These are civil rights?
It does not come easy for me to root for the police and prosecutors, especially when they're dealing with non-violent protesters, but as nearly as I can tell, the Denver Police Department acted properly last October to protect the rights of American citizens to express themselves, and a jury last week acted improperly in acquitting the people who tried to deprive others of their civil rights.
At issue was the annual Columbus Day parade and protest last year. More than 200 people were arrested in downtown Denver on Oct. 9 after they blocked the parade, which was organized by the Sons of Italy-New Generation. The protesters were charged with failure to obey a lawful police order, and eight of their leaders were tried, and acquitted, last week.
One of those acquitted leaders was Glenn T. Morris, an associate professor of political science at the University of Colorado at Denver. Even though the college catalog says that he holds a juris doctorate from Harvard, his understanding of American constitutional principles seems dubious, to say the least.
After the trial, he said, "What this verdict says is that hate speech should be relegated to the past."
He makes two assumptions:
1) That a Columbus Day parade is a form of "hate speech"; and
2) That the government has an obligation to suppress "hate speech."
Neither holds up.
Christopher Columbus was certainly no saint, but he did accomplish something, and if celebrating that is a form of "hate speech," then what parade is not a form of "hate speech"?
For instance, many cities hold parades for St. Patrick's Day. It's an expression of Irish-American pride. But it doesn't really cover all the Irish, just the Catholic Irish from the south part of the island. Up north, there are the Protestants, also known as Orangemen or Ulster Scots. Fleeing oppression, thousands of them emigrated to America in the 18th century, among them one Elijah Quillen in 1755.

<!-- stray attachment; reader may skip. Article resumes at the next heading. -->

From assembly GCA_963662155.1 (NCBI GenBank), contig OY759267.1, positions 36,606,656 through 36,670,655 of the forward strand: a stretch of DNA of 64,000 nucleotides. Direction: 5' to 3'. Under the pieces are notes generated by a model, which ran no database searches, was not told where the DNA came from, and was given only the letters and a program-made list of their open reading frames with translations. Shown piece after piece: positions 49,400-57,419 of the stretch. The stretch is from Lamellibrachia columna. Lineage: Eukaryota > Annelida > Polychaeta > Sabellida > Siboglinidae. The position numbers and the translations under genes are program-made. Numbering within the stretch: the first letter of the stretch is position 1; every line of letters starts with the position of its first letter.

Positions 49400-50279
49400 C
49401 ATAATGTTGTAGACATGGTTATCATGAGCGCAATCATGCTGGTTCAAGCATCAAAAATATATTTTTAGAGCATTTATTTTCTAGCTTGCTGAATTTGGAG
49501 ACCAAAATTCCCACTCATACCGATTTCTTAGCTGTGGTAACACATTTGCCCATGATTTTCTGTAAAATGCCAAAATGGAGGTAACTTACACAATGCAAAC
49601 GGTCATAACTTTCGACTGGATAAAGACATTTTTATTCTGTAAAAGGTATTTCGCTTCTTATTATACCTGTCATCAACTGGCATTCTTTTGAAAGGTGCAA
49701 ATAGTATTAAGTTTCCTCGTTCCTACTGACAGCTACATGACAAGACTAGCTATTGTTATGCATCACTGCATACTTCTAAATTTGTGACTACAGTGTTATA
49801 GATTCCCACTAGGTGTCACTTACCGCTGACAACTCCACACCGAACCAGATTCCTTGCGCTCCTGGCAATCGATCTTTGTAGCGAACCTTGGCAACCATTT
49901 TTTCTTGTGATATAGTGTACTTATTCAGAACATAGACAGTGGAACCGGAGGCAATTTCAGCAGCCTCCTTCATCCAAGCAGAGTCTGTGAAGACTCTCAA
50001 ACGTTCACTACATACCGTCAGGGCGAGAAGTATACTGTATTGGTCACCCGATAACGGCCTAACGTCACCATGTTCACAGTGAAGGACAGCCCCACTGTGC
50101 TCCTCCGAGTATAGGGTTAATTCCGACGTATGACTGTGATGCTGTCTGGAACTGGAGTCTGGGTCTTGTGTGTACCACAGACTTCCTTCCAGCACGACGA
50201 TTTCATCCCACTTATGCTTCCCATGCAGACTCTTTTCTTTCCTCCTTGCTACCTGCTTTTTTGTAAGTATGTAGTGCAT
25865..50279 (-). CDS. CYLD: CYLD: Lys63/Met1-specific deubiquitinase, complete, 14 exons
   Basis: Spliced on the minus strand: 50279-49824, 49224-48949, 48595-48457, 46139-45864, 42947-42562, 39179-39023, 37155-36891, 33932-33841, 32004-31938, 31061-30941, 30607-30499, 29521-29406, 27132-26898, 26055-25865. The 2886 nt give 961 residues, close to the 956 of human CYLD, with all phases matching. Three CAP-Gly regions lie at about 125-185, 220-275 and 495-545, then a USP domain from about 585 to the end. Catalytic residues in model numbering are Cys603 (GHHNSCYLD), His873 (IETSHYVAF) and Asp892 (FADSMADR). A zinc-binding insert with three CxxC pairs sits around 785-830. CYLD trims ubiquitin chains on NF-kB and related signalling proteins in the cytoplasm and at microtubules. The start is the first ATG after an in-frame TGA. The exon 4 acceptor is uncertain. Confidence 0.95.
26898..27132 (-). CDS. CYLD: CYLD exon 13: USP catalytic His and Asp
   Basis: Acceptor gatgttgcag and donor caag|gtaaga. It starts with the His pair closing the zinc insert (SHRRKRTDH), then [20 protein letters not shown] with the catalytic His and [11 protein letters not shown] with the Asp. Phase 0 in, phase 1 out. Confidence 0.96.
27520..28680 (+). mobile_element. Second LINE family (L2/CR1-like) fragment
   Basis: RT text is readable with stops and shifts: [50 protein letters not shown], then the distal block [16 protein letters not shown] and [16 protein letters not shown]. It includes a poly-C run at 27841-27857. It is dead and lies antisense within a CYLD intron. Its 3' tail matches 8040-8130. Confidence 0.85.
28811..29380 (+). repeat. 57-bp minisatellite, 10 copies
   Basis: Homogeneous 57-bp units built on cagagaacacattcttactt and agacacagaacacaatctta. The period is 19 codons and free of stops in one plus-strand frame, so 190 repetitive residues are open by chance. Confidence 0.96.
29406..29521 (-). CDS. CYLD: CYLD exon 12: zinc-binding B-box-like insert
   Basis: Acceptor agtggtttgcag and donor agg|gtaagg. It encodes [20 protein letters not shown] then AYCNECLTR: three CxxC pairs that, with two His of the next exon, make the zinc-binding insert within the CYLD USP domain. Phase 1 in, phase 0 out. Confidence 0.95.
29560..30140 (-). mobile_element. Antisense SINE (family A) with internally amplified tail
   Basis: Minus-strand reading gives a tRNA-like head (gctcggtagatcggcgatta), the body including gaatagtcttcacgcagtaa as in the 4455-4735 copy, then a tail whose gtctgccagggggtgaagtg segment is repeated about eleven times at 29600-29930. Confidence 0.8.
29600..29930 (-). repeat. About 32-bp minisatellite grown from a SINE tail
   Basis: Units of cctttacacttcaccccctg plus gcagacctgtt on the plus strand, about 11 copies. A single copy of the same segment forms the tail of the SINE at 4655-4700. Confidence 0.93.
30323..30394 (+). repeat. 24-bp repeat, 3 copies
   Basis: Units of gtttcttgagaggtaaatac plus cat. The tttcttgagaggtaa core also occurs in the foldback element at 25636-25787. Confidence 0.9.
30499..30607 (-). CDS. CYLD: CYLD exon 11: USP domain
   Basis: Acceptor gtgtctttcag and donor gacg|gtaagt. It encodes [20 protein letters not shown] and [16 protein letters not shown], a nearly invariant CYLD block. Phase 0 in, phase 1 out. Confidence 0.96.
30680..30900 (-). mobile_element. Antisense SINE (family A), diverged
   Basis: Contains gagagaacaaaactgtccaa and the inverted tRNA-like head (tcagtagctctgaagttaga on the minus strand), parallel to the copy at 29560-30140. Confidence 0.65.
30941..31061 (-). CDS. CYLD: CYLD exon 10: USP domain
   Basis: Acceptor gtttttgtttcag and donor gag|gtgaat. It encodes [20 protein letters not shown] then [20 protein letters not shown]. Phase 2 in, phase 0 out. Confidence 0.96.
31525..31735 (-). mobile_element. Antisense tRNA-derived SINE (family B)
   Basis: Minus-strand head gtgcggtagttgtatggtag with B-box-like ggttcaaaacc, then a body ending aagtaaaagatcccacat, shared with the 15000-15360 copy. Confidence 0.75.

In Ireland, the Orange and the Green have been at each other's throats since the Battle of the Boyne in 1690, and the violence sadly continues in our time. By Morris' logic, a St. Patrick's Day parade could be viewed as a form of "hate speech" and "ethnic intimidation" directed at those of Irish Protestant descent.
But the celebration of St. Patrick with shamrocks, leprechauns and green beer is not the promotion of violence in Ireland.
Celebrations are not "hate speech," and even if they were, so what? The First Amendment to the federal Constitution protects the right to free speech. It does not say anything about content. It says, "Congress shall make no law," not "Congress shall enjoy the power to prohibit hate speech, ban material deemed harmful to minors, suppress utterances that hurt people's feelings ... and this power may be delegated to college professors who can determine the allowable range of public expression."
We have the right to march in parades to celebrate Martin Luther King or Nathan Bedford Forrest, to honor Sitting Bull or George Armstrong Custer, and we have the right to stand on the sidelines and heckle the paraders. The Denver Police were protecting those rights when they arrested those who were blocking the parade.
Thus it seems odd that the defense attorneys portrayed their clients as heroic defenders of civil rights. James Castle told the jury, "The civil rights movement of today is embodied by the individuals at that table. They're being called criminals. I call them heroes."
If the civil rights movement of today is embodied by people who want to deprive other people of their civil rights, then we're in a lot of trouble. Civil rights belong to all of us, not just people who pass muster with Glenn Morris.
Ed Quillen of Salida (email@example.com) is a former newspaper editor whose column appears Tuesday and Sunday.